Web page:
neuropathy

Is neuropathy curable?

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Is neuropathy curable?

Some cases of neuropathy can be easily treated and sometimes cured. Not all neuropathies can be cured, however. In these cases, treatment is aimed at controlling and managing symptoms and preventing further nerve damage.

neuropathy

Injuries to the peripheral and central nervous system may, in certain cases, cause the appearance of a condition called neuropathic pain or pain called neuralgia. Peripheral nerve injury is more common, however, and is classified into diffuse and localized.

In general, the widespread infection, accompanies general diseases such as diabetes and kidney failure, and appears as stinging or burning pain in the feet, symmetrically on both sides of the body. As for local injuries, they result from exposure to an injury or inflammation in a single nerve, where the resulting pain is specific to the area where the affected nerve is responsible for innervating it.

Examples, disc herniation (disc herniation), and nervous pain following herpes zoster infection ( Herpes Zoster ), pain and phantom (Phantom pain) that appears after cutting a member.

Central injuries are more rare and result from damage to the spinal cord and brain.

Neuralgia is described as burning, flickering or continuous, and in many cases, accompanied by excessive sensitivity to touch in the painful area or a feeling of numbness. Sometimes the pain becomes chronic, does not subside on its own over time and is not sufficiently affected by pain relievers. Therefore, neuralgia can be a source of inconvenience to sufferers, can affect their quality of life and pose a significant therapeutic challenge to the treating physicians.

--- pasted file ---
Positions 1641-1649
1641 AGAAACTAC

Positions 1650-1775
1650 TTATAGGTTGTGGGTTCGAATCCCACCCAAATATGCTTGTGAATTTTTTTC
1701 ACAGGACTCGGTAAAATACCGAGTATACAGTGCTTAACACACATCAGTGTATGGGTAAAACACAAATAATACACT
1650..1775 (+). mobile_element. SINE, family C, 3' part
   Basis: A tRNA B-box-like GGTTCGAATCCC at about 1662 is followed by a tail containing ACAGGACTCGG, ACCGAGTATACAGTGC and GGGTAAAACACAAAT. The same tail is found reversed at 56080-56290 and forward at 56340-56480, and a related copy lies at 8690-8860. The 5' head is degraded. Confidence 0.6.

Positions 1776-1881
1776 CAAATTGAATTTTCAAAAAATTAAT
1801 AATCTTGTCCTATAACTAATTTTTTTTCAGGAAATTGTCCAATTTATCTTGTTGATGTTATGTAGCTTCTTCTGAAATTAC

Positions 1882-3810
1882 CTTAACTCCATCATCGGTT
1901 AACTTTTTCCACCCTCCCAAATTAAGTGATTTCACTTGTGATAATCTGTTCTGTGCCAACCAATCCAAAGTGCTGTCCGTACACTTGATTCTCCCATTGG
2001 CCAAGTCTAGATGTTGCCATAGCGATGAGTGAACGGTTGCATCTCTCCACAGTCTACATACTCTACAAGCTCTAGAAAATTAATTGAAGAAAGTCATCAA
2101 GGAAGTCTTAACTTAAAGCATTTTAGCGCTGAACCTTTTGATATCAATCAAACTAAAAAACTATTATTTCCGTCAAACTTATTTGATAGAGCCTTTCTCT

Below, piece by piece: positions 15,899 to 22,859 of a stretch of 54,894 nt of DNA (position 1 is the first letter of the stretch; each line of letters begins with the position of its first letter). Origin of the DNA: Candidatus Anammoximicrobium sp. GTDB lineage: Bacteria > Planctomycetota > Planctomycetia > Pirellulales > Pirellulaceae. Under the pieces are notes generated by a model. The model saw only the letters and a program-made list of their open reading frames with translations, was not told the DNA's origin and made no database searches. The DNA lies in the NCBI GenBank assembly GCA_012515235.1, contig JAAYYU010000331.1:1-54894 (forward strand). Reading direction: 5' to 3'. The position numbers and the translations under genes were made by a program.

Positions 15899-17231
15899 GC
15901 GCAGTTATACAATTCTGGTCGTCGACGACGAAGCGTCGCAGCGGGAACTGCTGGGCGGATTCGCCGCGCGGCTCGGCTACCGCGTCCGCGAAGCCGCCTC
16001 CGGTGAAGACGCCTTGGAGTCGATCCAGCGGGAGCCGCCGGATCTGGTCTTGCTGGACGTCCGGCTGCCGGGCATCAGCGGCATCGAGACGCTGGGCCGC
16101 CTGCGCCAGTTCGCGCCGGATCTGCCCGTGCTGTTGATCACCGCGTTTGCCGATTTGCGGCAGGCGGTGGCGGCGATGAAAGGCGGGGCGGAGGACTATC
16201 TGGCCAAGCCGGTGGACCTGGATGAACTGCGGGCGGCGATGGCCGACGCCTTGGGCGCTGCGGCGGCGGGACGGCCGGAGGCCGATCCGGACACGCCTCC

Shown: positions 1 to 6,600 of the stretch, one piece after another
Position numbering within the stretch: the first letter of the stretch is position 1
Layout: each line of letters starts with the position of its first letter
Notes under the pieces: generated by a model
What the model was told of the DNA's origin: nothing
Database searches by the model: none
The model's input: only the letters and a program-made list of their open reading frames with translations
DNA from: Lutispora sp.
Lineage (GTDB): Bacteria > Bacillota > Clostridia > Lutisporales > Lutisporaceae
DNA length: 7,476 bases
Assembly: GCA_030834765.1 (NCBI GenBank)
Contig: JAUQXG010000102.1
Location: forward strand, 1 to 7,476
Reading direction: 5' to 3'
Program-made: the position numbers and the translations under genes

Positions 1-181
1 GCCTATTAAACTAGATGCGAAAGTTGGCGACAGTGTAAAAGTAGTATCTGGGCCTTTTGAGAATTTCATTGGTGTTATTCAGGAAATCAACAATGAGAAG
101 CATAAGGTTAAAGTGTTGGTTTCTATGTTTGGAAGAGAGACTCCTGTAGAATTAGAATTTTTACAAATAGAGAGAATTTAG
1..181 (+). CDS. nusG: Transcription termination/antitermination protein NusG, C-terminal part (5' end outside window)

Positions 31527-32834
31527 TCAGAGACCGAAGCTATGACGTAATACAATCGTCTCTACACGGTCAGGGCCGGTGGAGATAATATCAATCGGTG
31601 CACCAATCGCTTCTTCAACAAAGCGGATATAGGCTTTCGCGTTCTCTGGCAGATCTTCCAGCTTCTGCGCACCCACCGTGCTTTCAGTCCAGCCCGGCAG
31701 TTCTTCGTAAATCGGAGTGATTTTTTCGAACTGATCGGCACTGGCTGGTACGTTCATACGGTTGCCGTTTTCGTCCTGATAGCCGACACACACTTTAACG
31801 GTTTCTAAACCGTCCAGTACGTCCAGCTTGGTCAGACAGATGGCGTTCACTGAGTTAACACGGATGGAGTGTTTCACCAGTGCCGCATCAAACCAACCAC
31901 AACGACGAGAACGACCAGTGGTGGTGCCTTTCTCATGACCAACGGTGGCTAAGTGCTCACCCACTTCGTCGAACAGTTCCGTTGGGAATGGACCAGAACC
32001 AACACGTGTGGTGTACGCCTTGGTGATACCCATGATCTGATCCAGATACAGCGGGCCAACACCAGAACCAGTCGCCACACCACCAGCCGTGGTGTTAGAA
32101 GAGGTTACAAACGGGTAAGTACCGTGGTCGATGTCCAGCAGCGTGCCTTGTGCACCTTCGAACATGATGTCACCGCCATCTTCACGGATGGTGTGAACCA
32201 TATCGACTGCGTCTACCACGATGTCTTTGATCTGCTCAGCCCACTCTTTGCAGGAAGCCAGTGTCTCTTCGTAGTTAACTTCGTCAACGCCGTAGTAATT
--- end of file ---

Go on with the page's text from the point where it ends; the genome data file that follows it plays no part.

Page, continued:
Neuropathy treatment

Before proceeding with the treatment of neuropathy or neuralgia, an appropriate physical and neurological examination must be performed in order to diagnose the type of pain and its causes. Since traditional painkillers have limited efficacy in relieving nerve pain, the treatment of neuralgia relies on antidepressants, antiepileptic drugs, antiarrhythmic agents, and opiates, such as morphine and the like. Because its effectiveness in relieving this type of pain is great. The range of medicines belonging to this group is large and each has its own pros and cons, so the medicines are tailored to each patient individually.

In addition, treatment includes ointments or patches for external treatment that are intended to affect the functioning of the affected nerve and relieve pain. Electrical stimulation of the pain area, cooling bags, heating pads and topical massagers can all be effective, relatively inexpensive and available for self-treatment at home. In certain cases, a nerve block or surgical intervention can be performed to free the affected nerve. Stimulation of the spinal cord by an electrical pathway (electrode) or the injection of opiate drugs and local anesthetics directly into the spinal cord through an implanted pump, which would contribute to relieving the pain of patients who did not respond to other treatment methods.

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